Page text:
Acoustic glass is an enhanced type of laminated glass, which is not only tough enough to withstand breakage, but also insulates against noise pollution.
As trusted suppliers of acoustic glass panels, the Express Glass Warehouse team can provide soundproof glass for a variety of applications.
Our acoustic glass typically features a noise reduction interlayer between two layers of Pilkington Optifloat™ toughened glass, which can range from 6.4mm to 12.8mm in thickness.
Whichever size or thickness of acoustic glass you may be looking for, you can get in touch with EGW to arrange a bespoke solution.
What does acoustic glass do?
Acoustic glass for soundproofing is specifically designed to reduce noise pollution, providing a sound barrier between an inside area and external noise sources. Acoustic glass is typically used in airports, recording studios, and meeting rooms.
The acoustic glass works in two ways: reflecting some of the noise back, and absorbing most of it within the polyvinyl butyral (PVB) interlayer. Increasing the thickness of the acoustic glass can further reduce sound pollution.
Why not try the Pilkington Sound Simulator to test the noise levels for yourself?
What are the benefits of acoustic laminated glass?
- Acoustic glass from EGW provides security, sound reduction, and thermal efficiency
- Dramatically reduces noise pollution whilst also being very difficult to break, holding together after impact
- Ideal for use in busy urban areas with increased road and foot traffic, including nearby railways, airports, factories, or pubs and clubs
- Helps to soundproof indoor spaces like recording studios, private meeting rooms, and play areas, or reduce sound transfer with office partitions
- Can decrease the sound of weather such as rain on skylights
- Increased thermal insulation means it’s also more energy efficient, reducing energy bills
We can produce glass for soundproofing in many sizes, ensuring satisfactory noise insulation.
Acoustic Glass FAQs
Thin panes of glass can only absorb a small amount of sound vibrations before allowing the rest to travel through, so acoustic grade glass has to be laminated with an insulating interlayer to absorb and dampen much more of the noise. This means that all acoustic glass is a type of laminated glass.
The difference is that not all laminated glass is acoustic, just as it’s a form of toughened glass, but not all toughened glass is laminated. For laminated glass to achieve acoustic grading, it needs thicker layers of glass or asymmetrical thicknesses, and an insulating material for the interlayer.
Consider acoustic glass to be an upgrade from standard laminated glass. The ‘sandwich’ method of construction is more or less the same, and both types visually look like any standard pane of glass, but laminated glass isn’t as effective at reducing noise unless the sound insulation is optimised.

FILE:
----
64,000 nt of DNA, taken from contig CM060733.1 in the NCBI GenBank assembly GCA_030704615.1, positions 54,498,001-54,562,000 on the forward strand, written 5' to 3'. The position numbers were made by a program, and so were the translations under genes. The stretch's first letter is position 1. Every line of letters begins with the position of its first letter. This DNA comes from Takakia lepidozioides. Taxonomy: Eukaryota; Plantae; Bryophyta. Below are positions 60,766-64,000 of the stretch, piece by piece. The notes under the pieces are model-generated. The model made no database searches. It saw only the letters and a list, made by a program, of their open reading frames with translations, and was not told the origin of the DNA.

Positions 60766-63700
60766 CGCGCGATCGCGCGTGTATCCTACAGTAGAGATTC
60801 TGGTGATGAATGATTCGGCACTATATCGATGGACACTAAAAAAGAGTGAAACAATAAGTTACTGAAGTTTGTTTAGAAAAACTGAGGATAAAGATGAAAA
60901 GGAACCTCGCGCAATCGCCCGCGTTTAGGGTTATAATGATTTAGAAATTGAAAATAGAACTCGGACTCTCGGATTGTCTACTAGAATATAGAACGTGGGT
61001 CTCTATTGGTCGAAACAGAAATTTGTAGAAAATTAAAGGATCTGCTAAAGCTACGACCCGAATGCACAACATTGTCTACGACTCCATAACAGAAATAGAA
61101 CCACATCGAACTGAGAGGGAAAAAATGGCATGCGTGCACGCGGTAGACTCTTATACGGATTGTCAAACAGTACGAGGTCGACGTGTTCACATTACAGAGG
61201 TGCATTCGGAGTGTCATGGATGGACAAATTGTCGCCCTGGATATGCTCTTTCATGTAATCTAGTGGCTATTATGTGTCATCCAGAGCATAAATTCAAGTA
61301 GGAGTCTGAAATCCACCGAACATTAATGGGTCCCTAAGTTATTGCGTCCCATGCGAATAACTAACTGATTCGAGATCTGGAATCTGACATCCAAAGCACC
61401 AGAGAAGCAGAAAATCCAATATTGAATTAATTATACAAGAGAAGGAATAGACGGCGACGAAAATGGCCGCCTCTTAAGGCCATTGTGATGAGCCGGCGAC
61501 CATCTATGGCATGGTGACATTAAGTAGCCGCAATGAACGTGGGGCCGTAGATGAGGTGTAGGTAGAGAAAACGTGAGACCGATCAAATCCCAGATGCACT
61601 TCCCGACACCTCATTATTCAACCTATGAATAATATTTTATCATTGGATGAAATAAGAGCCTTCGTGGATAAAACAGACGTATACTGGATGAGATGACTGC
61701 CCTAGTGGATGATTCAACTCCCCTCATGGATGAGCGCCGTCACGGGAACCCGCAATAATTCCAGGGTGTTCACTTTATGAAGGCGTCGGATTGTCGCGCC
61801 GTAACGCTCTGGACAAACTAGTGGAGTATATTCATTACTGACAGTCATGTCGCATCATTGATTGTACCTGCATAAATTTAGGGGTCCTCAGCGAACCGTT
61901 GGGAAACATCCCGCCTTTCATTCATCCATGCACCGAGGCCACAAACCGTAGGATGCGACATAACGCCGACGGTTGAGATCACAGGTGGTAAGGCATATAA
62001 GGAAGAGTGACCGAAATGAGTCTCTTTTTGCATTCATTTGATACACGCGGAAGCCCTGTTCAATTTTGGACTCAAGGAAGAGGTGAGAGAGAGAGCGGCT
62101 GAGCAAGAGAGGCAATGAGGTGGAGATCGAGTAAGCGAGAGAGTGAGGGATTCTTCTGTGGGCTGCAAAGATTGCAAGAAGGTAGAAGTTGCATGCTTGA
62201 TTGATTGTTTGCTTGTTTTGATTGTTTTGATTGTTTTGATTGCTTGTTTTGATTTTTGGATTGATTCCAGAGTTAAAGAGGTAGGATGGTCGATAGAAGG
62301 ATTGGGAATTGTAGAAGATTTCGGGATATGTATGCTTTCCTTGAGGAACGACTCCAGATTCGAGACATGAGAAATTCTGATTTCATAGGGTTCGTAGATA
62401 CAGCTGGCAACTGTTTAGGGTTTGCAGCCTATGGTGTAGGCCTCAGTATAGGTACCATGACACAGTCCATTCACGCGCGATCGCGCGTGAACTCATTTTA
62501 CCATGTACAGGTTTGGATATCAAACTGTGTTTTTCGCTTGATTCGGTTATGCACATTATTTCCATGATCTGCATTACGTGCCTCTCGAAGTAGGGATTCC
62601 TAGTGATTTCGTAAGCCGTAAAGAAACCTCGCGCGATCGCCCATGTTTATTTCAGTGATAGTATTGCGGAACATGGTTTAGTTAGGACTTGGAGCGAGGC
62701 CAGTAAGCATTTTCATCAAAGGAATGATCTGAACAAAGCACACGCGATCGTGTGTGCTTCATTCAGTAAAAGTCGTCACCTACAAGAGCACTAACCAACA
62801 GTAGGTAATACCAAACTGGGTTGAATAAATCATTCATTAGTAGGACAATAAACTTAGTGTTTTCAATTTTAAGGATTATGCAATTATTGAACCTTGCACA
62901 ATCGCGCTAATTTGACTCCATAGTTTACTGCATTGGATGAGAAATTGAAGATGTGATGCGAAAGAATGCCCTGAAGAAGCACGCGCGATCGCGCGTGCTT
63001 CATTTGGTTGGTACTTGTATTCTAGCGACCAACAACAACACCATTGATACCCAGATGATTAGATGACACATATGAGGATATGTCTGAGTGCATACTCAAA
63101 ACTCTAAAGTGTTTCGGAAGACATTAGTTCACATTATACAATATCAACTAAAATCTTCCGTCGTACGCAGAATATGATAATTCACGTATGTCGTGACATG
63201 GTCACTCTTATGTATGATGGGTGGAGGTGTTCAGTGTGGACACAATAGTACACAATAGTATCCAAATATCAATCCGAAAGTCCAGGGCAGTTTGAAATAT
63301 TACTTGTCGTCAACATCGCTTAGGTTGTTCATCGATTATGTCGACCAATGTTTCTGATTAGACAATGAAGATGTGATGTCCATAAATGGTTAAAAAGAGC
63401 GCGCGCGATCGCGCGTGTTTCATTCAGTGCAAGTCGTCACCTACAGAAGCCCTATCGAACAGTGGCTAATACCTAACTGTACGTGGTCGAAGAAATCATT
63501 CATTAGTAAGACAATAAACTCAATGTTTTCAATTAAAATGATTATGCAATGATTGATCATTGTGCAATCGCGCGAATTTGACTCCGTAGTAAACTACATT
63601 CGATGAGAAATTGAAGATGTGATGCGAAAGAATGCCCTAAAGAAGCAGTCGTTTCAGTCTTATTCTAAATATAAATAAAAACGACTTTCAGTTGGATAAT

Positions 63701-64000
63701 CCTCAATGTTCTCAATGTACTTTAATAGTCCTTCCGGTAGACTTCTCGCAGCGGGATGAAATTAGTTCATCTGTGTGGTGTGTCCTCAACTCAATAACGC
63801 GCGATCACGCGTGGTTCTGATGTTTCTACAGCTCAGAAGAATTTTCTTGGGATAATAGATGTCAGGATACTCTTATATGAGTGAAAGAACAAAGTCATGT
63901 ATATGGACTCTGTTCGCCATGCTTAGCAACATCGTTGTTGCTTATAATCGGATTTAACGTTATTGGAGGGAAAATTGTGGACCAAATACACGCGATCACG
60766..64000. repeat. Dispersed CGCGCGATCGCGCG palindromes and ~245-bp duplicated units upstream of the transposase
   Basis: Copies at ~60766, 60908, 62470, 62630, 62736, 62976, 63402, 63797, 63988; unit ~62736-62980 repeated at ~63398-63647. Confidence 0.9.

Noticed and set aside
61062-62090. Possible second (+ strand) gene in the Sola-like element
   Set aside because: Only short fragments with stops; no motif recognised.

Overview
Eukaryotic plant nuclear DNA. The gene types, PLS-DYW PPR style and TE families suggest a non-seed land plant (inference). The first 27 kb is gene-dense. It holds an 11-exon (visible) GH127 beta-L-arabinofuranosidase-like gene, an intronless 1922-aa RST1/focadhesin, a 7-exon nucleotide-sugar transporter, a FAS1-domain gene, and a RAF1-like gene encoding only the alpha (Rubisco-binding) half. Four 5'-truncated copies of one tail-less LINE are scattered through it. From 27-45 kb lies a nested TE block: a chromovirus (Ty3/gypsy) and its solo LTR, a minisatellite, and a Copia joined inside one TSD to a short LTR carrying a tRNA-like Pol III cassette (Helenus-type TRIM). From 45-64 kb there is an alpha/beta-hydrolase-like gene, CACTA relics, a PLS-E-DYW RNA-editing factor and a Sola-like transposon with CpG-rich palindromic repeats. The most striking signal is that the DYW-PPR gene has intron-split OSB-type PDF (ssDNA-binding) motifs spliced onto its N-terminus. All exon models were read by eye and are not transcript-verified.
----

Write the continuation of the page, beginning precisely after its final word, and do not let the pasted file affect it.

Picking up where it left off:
Laminated acoustic glass is usually implemented as a noise reduction solution in high-traffic areas. Many of us live and/or work in urban environments where noise pollution is a growing concern – the constant disturbance from nearby loud sounds can cause distraction, stress, and sleep disruption.
Whether your building is close to a main road, shopping centre, train station, or airport, or you just have especially loud and anti-social neighbours, acoustic glass can provide relief from nuisance noises in situations like these. This type of glass can significantly reduce levels of unwanted noise.
Since it’s often used for exterior applications to block out external sounds – such as windows, doors, and walls – acoustic glass must also be laminated for security purposes. This makes it thicker and stronger, keeping noise to an acceptable ambient level while preventing it from shattering.
The noise reducing capabilities of acoustic glass depend on the thickness of both the interlayer and the glass panes themselves. Modern PVB interlayer technology is better than traditional resin at insulating against sound transfer, and the thicker the glass, the more it can dampen sound vibration.
However, it’s important to note that soundproofing glass is only as effective as its frame. If there are unsealed gaps around windows or doors, or the building envelope is too thin, then sound can find a way through anyway. When installed correctly, laminated acoustic glass can be extremely effective.
Acoustic glass is given an ‘Rw’ value according to the Weighted Sound Reduction Index, which rates its noise insulation effectiveness in decibels. The higher the Rw value, the better. When it’s at least 12mm thick, soundproof glass can reduce noise up to 50dB. At EGW, we use Pilkington Optiphon™ glass (formerly known as Pilkington Optilam™ Phon), which has an average Rw value of 45dB.